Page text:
For example, if you’re looking to improve your sleep, health & well-being, you might be employing a number of different strategies at once. I see this all the time!
Many things could help you, but if you’re running around trying a lot of little different things all at once, you’re not likely to get far. It’s like digging a lot of little holes in the ground, expecting to get to water.
In “get-projects-done” speak, I’ve heard this called “eat that frog,” “ride the wild donkey,” etc. Whatever metaphor or language you like, the idea is that you stick with something until it’s completed.
It’s having a single-focus.
Strategy 2—The ONE Thing
The ONE Thing might sound exactly like digging one well, but it’s a bit different.
This strategy comes from the book The ONE Thing by Gary Keller. The question you ask yourself is: “What’s the ONE Thing I can do, such that by doing it everything else will be easier or unnecessary?”
I can tell you from personal experience that when you do your ONE Thing, it can feel like you’ve done about 10. And of course, if everything else is easier or unnecessary, you’ve freed up your mind and given yourself more time and space to rest.
Strategy 3—Tiny Milestones
So what if you’re just the kind of person who enjoys having multiple projects going on at once?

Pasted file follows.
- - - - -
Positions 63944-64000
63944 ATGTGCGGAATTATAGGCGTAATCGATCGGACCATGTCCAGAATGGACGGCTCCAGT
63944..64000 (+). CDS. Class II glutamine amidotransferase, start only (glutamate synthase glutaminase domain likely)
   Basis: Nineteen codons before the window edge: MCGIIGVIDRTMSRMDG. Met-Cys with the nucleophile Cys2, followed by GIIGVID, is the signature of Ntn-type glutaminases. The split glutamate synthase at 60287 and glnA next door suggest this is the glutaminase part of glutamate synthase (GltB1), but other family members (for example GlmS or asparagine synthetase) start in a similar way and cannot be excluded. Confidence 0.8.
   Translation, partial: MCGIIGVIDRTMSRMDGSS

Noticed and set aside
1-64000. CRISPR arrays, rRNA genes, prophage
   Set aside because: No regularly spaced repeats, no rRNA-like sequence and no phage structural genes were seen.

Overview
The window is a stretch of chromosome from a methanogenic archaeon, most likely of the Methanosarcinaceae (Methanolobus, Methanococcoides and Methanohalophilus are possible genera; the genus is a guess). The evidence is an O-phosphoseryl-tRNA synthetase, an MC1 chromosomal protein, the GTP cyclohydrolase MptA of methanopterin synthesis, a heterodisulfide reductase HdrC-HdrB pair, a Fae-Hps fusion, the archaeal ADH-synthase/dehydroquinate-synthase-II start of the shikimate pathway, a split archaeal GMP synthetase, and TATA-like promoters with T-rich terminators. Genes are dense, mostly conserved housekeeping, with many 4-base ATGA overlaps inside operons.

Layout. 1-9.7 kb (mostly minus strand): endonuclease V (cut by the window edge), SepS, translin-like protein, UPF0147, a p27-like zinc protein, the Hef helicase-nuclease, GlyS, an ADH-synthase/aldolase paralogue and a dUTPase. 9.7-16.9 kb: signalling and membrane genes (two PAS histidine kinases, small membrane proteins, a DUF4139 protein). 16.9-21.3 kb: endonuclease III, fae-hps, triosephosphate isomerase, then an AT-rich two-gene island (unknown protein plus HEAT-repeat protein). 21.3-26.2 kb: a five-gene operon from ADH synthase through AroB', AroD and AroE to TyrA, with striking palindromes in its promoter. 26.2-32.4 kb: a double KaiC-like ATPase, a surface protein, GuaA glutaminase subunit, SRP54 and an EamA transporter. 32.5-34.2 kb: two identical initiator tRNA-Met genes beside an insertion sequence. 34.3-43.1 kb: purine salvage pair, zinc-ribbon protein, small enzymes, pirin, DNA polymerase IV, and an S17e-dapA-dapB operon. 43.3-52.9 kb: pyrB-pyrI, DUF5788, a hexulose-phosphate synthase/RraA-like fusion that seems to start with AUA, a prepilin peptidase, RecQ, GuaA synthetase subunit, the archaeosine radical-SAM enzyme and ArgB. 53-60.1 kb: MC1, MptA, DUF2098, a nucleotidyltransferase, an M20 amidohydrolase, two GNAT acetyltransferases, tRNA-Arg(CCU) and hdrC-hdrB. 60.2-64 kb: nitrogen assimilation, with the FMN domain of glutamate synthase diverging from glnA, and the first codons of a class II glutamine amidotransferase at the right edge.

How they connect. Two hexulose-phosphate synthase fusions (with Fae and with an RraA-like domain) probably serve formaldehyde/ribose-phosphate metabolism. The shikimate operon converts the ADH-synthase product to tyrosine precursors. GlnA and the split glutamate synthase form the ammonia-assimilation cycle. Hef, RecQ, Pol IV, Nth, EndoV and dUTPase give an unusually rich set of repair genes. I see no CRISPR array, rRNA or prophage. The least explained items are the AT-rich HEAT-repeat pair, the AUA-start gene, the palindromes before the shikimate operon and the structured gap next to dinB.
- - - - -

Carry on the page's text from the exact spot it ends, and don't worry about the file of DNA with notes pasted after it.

A better strategy for you might be the tiny milestone.
Here’s an example from my own life (that actually inspired this post):
I wanted to spray our patio and driveway edges with some eco-friendly weed killer, which I ordered and received last week. Initially, I put “spray patio & driveway weeds” on my task list.
But to check this off, I need:
- To find a bottle I can use to spray it (I know there’s one in the basement)
- To label the bottle so it doesn’t get used for something else (for which I need a sharpie)
- Protective gloves for my hands (there’s some in my bathroom cabinet)
- A sunny day to do it (i.e., check the weekly forecast & my schedule)
- To read the directions and get the weed killer into the bottle as directed
That’s 5 tiny things I can do to make progress, and many can be done regardless of the weather and/or with a small amount of time. I can even check them off a list if that brings me satisfaction. (It does!)
In years past, many of us were taught to believe we could get more done if we were doing multiple things at once.
Not only was this advice incorrect, but it also trains our minds to be distracted.
If your mind is running in 50 different directions when you are trying to fall asleep (or fall back to sleep) at night, your daytime habit of multitasking is likely to blame.
To settle your mind to sleep, you need to be able to focus it on a single task. Incidentally, this is one of the reasons why your sleep depends on meditation.
When you practice single-tasking (also sometimes called mono-tasking):
- you’re more likely to accomplish what you want to during your day
- you’re less likely to have unfinished tasks or projects running through your head at night
- you train your mind to focus, which comes in handy when rest &/or sleep IS your focus
My current mantra is: “find the bottle, find the gloves!”
In truth, all 4 of these strategies are variations on a single theme. But sometimes, the way we say something matters!
Which strategy will you try this week? Comment below & let me know!
See also: “How Routines Reduce Stress and Allow You to Get Stuff Done” in: